Greeted outside Hahndorf Inn, Sharon introduced herself and led us straight to St Paul's Lutheran Church at the southern end of the main street. She then proceeded to tell us about the history of Hahndorf in an entertaining and enjoyable way. I bet you didn't know what the German word "hahn" means? And, no, it's actually more than just the name of the Zebra ship's Captain Dirk Hahn.
Our Strassendorf Walking Tour was very informative and well-conducted. After the church, we were taken to various other locations including a heritage walk which I never knew existed even though I've been to Hahndorf many times. From here, we could see the red gum slab barn family dwelling and milch cow shelter, red gum slab kitchen with corbelled brick and stone bake oven, and two-roomed stone cottage on Widow Schmidt's wheatfield. We also visited the former mortuary which was one of the first stone buildings in the village. Its original shingles, loft and cellar still remain today.
Red gum slab barn
Widow Schmidt's wheatfield
Stories of the founding families, especially their pioneering women, who emigrated from Prussia to escape religious persecution really fascinated me. These precious female figures carried the vegetables they had planted all the way to the early morning Adelaide market to sell. Ladies, can you imagine walking with baskets attached to yokes across your shoulders for several hours in the dark? I reckon the faith and entrepreneurial spirit of these women were truly amazing. From the sale of their produce, they would then purchase bricks to bring back for their church building.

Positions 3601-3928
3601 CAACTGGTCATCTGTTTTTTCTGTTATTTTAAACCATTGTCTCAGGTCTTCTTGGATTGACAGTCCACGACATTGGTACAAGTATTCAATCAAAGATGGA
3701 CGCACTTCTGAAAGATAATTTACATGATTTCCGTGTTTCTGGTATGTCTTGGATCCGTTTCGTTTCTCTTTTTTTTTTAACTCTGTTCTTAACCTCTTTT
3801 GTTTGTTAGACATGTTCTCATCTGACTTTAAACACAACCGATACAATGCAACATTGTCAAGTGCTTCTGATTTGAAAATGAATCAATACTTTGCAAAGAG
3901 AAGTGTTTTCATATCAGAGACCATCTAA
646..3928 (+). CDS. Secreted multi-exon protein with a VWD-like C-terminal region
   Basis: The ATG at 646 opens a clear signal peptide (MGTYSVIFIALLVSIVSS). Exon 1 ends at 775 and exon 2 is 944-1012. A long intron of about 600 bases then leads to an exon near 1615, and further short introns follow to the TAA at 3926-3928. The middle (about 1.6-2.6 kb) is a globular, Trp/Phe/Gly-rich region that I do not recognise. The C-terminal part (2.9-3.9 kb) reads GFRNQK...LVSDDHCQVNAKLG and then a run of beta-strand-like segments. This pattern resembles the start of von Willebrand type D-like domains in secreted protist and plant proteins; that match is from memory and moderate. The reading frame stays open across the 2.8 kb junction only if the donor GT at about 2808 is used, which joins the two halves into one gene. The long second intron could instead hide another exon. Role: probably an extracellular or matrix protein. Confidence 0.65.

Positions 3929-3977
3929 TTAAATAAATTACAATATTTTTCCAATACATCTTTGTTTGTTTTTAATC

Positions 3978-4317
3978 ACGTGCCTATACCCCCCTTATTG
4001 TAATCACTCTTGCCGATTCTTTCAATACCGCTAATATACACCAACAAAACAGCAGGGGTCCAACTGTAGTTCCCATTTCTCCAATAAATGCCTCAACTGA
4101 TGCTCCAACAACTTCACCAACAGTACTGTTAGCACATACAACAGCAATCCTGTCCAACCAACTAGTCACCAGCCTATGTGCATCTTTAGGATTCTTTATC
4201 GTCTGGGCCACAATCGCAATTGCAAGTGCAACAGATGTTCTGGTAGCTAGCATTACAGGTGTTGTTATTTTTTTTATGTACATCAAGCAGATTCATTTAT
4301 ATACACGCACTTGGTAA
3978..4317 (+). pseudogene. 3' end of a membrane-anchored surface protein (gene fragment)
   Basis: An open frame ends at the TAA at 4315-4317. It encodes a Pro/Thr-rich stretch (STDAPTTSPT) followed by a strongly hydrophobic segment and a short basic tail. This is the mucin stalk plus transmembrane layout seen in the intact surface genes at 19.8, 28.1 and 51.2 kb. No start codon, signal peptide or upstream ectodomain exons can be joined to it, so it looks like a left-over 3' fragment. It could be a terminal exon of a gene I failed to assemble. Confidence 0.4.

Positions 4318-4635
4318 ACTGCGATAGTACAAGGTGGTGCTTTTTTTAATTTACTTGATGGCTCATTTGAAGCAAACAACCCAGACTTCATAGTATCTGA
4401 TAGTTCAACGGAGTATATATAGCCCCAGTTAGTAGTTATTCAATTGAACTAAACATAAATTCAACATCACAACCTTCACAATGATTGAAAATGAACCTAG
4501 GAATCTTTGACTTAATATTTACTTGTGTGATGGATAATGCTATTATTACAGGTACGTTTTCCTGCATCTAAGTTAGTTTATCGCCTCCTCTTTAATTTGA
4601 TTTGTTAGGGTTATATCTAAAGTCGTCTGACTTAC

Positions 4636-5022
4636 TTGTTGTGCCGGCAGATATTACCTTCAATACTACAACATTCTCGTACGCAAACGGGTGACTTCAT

Inside the mortuary
A little further along, we arrived at one of the pear trees planted by the early settlers. You will notice that a well is almost always near a pear tree. Why? Well, Sharon did a great job explaining the folklore surrounding it.
I also learned a lot about fachwerk architecture and its characteristics. This type of Germanic construction was unique and can be best seen in cottages here. Lastly, as time permitted, we entered a restaurant to admire Hans Heysen's stunning The Camp on the Wonoka Creek. In case you're not aware, Heysen was a German-born Australian artist well-known for his paintings.
Sharon using props to explain the fachwerk architecture
There were various opportunities for photography throughout the 90-minute tour and enough time was allocated for it too. I did not feel rushed when trying to snap a good photo. A couple of great places to eat and shop were also pointed out, along with some discount vouchers.
The tour operates every morning of the week except Sundays. Cost is $35 per adult with concession, family and child tickets available as well. If you're interested in German food, a strudel-making component could be included prior to commencing the tour for an additional $40. You'll then return to Hahndorf Inn to enjoy your self-constructed apple strudel all cooked ready for you.